movement in some circumstances and violent and sudden "sea changes" in
The only genuine constant in today's organisational environment is change itself.
So, organisations, small and large, work related or social and
community in nature, all need to adapt to external change. After all
bridges and tall buildings are built to stand the stresses of changing
external weather and environmental conditions. Why not organisations.
From time to time, organisations need to be able to
make significant changes of direction as a result of internal
imperatives. In other circumstances change is driven externally. When
internal and external forces act at the same time, as is most often the
case, the level of complexity increases markedly.
Coping with the complexity of guiding an
organisation in reaction to change is an immensely difficult
undertaking for a CEO. It is hard enough to see the need with requisite
accuracy and to set an appropriate course. It is difficult for many to
do so without losing an essential flexibility also required. It is also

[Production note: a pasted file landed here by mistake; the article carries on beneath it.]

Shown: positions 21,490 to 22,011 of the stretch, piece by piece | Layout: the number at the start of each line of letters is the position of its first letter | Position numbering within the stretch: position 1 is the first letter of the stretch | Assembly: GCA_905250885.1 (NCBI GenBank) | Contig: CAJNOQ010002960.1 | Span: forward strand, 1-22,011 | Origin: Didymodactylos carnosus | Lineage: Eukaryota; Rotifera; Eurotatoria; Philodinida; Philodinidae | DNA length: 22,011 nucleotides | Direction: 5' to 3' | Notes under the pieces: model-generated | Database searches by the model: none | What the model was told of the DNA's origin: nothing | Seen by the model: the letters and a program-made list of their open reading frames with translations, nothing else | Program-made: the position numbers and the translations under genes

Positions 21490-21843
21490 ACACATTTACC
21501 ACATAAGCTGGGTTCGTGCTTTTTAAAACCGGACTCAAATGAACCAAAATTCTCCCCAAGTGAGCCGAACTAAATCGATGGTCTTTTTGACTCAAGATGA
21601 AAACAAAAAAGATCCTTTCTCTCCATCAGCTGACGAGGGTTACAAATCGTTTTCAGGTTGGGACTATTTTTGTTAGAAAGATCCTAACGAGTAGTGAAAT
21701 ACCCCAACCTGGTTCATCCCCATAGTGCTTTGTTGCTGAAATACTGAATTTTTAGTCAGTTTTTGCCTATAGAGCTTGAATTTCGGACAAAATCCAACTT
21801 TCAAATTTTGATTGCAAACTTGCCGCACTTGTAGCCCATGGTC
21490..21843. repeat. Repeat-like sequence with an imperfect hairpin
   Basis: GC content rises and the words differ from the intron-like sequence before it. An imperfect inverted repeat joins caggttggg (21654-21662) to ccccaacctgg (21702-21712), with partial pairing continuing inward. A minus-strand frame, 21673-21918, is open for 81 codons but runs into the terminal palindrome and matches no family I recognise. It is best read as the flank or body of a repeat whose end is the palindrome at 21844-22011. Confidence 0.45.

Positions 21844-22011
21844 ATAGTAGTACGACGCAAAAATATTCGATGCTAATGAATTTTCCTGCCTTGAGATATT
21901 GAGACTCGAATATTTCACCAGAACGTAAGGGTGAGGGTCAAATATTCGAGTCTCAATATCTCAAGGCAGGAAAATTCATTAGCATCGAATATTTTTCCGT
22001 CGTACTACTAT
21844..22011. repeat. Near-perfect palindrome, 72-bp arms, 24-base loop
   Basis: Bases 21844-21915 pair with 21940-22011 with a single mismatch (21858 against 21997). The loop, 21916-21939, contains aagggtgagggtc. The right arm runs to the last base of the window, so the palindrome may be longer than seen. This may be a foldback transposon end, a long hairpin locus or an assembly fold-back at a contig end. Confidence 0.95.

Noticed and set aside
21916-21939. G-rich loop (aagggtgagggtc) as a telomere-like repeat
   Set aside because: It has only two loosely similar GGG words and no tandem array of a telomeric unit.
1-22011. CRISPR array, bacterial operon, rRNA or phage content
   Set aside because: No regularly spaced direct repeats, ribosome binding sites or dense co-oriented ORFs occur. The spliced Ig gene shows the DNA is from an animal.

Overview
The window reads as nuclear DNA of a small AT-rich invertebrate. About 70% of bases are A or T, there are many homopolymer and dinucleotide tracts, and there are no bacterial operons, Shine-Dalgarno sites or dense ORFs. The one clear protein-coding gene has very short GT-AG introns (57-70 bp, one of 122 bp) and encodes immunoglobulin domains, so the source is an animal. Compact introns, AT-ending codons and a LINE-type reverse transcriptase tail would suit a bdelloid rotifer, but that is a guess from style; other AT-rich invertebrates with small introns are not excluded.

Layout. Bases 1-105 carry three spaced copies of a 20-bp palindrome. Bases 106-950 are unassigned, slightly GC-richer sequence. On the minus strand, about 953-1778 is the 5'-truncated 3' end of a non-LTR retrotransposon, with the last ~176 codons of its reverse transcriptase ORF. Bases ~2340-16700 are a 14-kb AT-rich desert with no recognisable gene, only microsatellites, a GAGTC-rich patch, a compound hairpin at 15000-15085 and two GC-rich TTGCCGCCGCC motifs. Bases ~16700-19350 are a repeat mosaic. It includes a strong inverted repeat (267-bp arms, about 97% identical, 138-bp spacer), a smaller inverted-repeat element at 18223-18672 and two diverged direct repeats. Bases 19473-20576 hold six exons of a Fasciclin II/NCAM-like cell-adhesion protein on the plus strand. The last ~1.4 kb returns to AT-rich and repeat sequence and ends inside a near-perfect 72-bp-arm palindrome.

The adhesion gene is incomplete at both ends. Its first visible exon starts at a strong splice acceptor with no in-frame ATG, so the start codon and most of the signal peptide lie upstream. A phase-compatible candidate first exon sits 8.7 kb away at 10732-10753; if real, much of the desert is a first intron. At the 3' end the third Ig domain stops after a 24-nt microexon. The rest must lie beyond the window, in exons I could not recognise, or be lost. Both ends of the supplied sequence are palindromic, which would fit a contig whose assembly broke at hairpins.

difficult to sell the need and the course to be taken without resorting
to a "big stick" approach. For the vast majority it is well nigh
impossible to do so in an effective and lasting way so that the people
responsible for bringing about the change can understand it and carry
The need, therefore, is to provide an environment
in an organisation in which change can and does occur "as a way of
organisational life". Indeed the premise here is that, until the
environment inside an organisation is conducive to change, no decision
about change, will be truly effective or lasting.
Certainly change must be forced in circumstances where there is some form of immediate response required.
A receiver appointed to an organisation under threat of bankruptcy,
must make fairly hard-nosed decisions involving considerable change to
the organisation. If these decisions satisfactorily maintain the
organisation in existence, the changes made will have formed the basis
of further change.
A business owner facing a revenue shortfall,
cashflow problems, or a changing or declining market, should take
similar hard-nosed decisions.
The problem is that CEOs are chosen for their